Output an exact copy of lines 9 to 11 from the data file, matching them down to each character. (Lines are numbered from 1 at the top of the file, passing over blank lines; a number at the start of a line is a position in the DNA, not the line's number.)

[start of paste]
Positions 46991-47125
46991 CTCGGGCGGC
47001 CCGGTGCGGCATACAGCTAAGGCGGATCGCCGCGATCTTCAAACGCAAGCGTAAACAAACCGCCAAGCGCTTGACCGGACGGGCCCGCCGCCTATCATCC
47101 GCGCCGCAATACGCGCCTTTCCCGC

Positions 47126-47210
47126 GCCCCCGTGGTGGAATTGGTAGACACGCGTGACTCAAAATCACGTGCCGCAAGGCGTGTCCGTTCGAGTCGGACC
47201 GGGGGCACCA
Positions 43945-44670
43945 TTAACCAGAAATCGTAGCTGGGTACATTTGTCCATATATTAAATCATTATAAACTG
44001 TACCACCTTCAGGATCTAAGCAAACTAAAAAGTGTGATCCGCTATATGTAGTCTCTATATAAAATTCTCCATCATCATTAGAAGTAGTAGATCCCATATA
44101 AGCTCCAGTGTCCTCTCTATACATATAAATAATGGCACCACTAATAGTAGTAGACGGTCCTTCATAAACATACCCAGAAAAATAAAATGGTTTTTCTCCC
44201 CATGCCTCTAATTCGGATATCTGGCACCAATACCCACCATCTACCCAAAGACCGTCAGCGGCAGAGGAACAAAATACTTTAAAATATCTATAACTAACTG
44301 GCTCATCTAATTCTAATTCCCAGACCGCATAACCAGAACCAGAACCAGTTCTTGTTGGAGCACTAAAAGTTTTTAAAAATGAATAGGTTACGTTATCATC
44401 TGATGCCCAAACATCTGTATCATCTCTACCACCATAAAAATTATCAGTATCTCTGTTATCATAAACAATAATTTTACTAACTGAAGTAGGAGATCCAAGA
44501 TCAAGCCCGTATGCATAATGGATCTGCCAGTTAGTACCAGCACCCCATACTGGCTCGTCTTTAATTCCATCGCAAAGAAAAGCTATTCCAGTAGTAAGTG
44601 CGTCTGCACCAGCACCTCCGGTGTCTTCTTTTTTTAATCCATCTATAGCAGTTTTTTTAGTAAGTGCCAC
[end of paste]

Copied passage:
43945 TTAACCAGAAATCGTAGCTGGGTACATTTGTCCATATATTAAATCATTATAAACTG
44001 TACCACCTTCAGGATCTAAGCAAACTAAAAAGTGTGATCCGCTATATGTAGTCTCTATATAAAATTCTCCATCATCATTAGAAGTAGTAGATCCCATATA
44101 AGCTCCAGTGTCCTCTCTATACATATAAATAATGGCACCACTAATAGTAGTAGACGGTCCTTCATAAACATACCCAGAAAAATAAAATGGTTTTTCTCCC